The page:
Does Conjoint Analysis Mitigate Social Desirability Bias?

18 Pages Posted: 25 Jul 2018 Last revised: 11 Mar 2020

See all articles by Yusaku Horiuchi

Yusaku Horiuchi

Dartmouth College - Department of Government

Zachary D. Markovich

Massachusetts Institute of Technology (MIT) - Department of Political Science

Teppei Yamamoto

Massachusetts Institute of Technology (MIT) - Department of Political Science

Date Written: March 10, 2020

Abstract

How can we elicit truthful responses in surveys? Political scientists are often concerned about systematic survey misreporting on sensitive topics, known as social desirability bias (SDB). Conjoint analysis has become a popular tool to address this concern, despite the lack of systematic evidence showing its suitability for this purpose. We employ a novel experimental design to identify a fully randomized conjoint design's ability to mitigate SDB. Specifically, we compare a standard conjoint design against a partially randomized design where only the sensitive attribute is varied between two profiles in each task. Our design also includes a placebo condition designed to remove confounding due to the increased attention to the varying attribute under the partially randomized design. We implemented this experiment in a survey to uncover respondents' attitudes toward environmental conservation. We find suggestive evidence that conjoint analysis does, indeed, mitigate SDB.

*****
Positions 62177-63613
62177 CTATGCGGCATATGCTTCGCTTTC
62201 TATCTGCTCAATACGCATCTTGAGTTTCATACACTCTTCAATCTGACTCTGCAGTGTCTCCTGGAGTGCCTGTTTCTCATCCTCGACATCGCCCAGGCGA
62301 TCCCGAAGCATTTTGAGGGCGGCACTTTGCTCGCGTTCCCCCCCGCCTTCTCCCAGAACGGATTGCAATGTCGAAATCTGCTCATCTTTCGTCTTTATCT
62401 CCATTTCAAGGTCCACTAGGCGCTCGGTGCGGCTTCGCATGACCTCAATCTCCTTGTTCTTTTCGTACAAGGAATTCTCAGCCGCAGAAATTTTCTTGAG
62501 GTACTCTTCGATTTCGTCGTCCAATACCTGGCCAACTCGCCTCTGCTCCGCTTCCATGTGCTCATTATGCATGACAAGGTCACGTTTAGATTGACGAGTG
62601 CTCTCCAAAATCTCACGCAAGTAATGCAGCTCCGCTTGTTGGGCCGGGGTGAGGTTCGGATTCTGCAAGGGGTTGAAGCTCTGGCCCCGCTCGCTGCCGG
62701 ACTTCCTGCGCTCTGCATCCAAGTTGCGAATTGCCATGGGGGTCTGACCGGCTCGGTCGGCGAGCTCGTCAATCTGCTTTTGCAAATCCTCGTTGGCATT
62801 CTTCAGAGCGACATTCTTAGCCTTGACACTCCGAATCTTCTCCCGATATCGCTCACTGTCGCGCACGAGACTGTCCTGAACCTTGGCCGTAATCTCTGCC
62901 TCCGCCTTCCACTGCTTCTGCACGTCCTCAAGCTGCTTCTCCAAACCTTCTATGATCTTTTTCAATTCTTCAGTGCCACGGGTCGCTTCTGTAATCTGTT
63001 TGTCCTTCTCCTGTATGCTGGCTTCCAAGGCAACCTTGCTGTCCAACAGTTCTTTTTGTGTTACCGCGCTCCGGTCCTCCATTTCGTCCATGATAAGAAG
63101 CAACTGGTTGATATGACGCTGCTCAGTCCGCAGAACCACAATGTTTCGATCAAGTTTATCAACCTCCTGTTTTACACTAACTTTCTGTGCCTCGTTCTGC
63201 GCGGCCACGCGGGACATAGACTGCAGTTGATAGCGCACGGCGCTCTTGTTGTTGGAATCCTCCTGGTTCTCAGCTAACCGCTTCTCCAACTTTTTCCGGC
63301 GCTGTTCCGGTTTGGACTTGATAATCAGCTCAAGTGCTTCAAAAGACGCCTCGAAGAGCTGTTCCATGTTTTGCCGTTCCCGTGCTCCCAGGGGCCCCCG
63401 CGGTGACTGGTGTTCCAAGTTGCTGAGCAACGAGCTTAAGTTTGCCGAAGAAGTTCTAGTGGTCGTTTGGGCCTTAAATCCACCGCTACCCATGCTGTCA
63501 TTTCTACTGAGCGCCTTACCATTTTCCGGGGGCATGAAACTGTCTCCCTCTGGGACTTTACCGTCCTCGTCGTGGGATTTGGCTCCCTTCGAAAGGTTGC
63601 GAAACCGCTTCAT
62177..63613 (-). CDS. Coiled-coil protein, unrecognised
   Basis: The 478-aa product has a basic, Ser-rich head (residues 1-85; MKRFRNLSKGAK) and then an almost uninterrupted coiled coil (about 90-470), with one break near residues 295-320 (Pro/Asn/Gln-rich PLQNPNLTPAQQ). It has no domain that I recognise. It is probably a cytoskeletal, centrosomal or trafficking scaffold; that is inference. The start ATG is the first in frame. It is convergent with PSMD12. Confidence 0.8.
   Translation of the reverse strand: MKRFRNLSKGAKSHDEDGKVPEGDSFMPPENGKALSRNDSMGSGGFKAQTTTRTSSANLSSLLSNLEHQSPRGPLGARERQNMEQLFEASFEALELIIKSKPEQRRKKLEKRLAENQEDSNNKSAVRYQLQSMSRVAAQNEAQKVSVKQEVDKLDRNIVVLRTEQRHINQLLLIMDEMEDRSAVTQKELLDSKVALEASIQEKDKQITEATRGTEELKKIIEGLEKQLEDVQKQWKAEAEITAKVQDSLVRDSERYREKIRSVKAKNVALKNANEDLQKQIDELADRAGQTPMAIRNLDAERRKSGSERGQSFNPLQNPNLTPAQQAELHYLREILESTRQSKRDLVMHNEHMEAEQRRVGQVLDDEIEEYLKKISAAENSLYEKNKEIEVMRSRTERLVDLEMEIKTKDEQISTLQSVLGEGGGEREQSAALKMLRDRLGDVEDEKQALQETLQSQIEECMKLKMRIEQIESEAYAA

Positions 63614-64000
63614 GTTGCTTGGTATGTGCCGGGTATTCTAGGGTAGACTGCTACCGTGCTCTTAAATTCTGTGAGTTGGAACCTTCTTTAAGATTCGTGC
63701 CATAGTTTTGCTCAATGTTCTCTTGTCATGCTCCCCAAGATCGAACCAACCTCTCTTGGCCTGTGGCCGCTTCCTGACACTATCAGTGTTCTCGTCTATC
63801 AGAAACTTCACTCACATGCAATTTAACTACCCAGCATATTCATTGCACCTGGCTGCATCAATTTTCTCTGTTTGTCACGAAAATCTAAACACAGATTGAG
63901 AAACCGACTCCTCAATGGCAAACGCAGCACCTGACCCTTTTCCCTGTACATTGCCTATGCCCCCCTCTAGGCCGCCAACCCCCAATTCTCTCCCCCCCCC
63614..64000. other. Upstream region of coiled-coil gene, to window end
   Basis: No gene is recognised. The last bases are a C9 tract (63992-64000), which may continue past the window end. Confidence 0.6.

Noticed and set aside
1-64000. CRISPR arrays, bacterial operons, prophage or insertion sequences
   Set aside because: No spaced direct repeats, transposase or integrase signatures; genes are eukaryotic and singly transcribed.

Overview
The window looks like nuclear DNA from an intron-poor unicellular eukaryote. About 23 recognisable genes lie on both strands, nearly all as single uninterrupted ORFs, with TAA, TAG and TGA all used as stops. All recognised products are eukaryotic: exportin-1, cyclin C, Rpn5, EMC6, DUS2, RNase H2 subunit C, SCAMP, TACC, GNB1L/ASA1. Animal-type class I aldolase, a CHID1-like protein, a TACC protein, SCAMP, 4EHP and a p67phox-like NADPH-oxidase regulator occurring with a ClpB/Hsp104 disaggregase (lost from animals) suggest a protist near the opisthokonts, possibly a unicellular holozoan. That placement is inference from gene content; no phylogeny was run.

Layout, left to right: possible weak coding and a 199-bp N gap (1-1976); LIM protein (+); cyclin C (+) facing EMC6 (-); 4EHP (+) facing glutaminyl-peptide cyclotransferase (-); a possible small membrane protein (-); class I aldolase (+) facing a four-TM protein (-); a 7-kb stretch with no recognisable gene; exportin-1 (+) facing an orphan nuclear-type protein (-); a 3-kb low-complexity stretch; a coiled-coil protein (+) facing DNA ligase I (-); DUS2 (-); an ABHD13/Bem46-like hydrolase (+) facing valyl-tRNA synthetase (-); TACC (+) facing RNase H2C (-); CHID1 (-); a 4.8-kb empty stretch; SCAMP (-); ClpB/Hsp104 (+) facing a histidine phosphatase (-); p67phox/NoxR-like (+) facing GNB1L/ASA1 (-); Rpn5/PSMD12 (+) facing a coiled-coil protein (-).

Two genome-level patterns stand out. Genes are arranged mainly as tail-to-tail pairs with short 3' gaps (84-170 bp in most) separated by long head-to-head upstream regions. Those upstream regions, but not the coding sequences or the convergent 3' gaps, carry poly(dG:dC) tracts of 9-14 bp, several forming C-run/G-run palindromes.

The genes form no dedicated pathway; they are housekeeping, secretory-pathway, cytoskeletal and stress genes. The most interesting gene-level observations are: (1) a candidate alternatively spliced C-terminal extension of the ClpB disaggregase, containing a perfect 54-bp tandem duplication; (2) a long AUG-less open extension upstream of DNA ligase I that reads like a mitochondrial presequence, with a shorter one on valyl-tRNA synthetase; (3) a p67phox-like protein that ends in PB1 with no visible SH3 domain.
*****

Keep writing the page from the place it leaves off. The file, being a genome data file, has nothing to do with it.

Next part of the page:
Keywords: response bias, survey experiment, survey methodology, conjoint analysis

Suggested Citation

Horiuchi, Yusaku and Markovich, Zachary D. and Yamamoto, Teppei, Does Conjoint Analysis Mitigate Social Desirability Bias? (March 10, 2020). MIT Political Science Department Research Paper No. 2018-15. Available at SSRN: https://ssrn.com/abstract=3219323 or http://dx.doi.org/10.2139/ssrn.3219323

Yusaku Horiuchi

Dartmouth College - Department of Government ( email )

204 Silsby Hall
HB 6108
Hanover, NH 03755
United States

HOME PAGE: http://sites.dartmouth.edu/horiuchi/

Zachary D. Markovich (Contact Author)

Massachusetts Institute of Technology (MIT) - Department of Political Science ( email )

77 Massachusetts Avenue
Cambridge, MA 02139
United States

Teppei Yamamoto

Massachusetts Institute of Technology (MIT) - Department of Political Science ( email )

77 Massachusetts Avenue
Cambridge, MA 02139
United States

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